I'll start with your last question first. Separate vs. combined is a trade off, there are advantages and disadvantages to either approach.
Merging the files takes a lot of work and you'll need to have a good understanding of how filemaker databases work before you take that on. It would also help to have Filemaker Advanced so you can use it's design reports to better manage the process. There's also a 3rd party tool: FMMigrator that offers better tools for merging. I haven't used that product, but it's the first one I'd look at if I had to merge any more existing files.
An all in one file is less confusing to the new filemaker developer as it's easier to control navigation from layout to layout and easier to set up your scripts to do what you want with each layout.
Keeping the files separate avoids the work needed to merge the files and you can link them fairly easily. However, if you want to use existing layouts or scripts in the different files, you may find you have to add some write scripts in one file that pass information to a second script in the other file and vice versa.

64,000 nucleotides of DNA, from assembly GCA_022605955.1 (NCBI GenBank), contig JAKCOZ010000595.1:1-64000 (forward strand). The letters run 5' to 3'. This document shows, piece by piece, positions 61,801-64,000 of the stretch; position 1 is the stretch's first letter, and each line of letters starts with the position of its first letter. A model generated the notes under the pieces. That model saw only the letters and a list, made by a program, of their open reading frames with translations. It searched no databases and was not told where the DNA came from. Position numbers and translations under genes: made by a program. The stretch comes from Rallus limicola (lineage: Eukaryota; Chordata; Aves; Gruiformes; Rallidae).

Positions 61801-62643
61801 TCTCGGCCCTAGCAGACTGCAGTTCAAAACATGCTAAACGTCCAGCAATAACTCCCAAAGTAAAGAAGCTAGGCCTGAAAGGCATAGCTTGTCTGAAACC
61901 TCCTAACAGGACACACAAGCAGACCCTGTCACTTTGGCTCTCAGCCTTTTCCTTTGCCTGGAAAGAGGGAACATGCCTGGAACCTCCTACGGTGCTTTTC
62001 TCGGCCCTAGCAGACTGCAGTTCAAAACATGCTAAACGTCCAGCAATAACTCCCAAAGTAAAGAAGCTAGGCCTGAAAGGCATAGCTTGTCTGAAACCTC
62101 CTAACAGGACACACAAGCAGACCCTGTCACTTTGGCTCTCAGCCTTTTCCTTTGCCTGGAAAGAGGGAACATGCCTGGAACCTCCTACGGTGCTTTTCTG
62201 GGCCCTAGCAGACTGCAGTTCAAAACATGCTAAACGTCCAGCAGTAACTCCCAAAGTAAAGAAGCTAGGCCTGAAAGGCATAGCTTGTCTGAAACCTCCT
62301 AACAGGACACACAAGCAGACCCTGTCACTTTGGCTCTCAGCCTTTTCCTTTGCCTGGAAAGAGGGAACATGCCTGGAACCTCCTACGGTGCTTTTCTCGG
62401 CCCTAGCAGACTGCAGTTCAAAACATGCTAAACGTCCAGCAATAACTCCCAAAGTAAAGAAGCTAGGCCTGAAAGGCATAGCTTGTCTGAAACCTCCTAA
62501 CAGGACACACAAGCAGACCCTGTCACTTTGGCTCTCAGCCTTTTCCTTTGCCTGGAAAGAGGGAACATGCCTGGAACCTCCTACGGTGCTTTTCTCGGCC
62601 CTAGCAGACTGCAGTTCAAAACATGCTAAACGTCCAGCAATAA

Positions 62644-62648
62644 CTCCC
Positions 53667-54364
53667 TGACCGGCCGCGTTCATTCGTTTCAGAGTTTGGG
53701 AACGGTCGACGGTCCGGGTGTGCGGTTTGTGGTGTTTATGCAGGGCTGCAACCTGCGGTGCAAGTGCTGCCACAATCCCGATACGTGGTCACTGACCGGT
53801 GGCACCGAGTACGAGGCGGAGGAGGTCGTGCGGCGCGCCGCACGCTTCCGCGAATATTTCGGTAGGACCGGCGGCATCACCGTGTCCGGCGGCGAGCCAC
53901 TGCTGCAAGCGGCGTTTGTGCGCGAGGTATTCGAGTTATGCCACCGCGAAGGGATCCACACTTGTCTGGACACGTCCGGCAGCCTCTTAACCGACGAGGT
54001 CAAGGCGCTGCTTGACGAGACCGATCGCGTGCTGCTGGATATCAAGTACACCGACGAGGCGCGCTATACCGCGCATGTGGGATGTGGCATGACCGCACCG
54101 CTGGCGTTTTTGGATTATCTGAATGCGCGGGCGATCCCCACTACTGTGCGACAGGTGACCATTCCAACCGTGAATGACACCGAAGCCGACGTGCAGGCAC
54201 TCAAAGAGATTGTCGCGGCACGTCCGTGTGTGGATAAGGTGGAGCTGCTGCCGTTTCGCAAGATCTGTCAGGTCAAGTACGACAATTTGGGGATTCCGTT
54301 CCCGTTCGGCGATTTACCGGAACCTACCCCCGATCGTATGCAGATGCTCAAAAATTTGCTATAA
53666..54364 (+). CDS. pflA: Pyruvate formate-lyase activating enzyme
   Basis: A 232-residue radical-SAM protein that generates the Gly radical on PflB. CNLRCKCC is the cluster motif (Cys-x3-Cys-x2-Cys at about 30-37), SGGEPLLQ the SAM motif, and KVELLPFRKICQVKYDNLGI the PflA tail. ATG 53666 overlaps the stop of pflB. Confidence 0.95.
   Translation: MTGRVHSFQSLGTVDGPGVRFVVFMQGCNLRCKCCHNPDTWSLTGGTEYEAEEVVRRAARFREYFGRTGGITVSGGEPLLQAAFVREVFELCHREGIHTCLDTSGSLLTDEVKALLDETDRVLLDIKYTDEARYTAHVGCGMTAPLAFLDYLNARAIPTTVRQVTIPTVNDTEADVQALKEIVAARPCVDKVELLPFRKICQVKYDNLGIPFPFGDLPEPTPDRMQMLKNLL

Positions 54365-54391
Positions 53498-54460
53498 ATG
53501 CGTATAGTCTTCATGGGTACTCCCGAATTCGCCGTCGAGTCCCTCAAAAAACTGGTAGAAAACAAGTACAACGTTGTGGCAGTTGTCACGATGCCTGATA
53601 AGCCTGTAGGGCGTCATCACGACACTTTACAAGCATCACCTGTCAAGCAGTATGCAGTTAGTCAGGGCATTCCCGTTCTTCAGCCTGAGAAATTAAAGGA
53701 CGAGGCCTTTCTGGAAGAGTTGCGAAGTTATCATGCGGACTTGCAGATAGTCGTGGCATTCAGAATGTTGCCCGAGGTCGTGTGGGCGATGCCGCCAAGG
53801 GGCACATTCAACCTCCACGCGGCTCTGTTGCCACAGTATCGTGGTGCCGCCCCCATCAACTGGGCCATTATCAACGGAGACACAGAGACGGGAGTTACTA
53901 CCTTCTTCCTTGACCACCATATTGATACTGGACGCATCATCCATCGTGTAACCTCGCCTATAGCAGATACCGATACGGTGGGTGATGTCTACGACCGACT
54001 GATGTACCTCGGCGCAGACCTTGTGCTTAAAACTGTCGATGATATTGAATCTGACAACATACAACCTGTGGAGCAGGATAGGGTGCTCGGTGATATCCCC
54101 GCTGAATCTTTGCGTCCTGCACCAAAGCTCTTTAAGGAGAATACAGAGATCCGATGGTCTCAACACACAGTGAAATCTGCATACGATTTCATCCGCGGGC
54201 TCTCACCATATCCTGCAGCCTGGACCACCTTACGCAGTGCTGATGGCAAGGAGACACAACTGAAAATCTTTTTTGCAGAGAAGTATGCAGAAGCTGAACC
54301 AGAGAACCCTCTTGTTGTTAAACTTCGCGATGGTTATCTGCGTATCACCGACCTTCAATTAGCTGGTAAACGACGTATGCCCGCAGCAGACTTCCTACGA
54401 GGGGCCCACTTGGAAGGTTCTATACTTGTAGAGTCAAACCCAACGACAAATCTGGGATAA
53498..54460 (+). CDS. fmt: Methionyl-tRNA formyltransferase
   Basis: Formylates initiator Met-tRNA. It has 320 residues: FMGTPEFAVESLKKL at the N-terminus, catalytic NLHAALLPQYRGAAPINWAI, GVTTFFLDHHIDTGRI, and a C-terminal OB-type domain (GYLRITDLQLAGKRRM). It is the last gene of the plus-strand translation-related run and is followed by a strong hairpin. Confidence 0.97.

I recommend you work with a combination of the two approaches. Study the relationship graphs carefull for each file and figure out how to link the tables of each file. You can add a table occurrence (that's one of the boxes that identify a table in the relationship graph) that comes from an external table. You can also take an existing table occurence and use it to refer to a different data source table such as a table in another file. If the table in the other file is identical, all is simple. If not, you'll need to understand the differences and make changes to tables, layouts, scripts as needed.
This is not as simple a process as you might like, but that's why these are called "starter solutions" they're intended to give you a good starting point for how a filemaker solution might work for you. You might find it is easier to build your own solution using the different starter solutions for a model.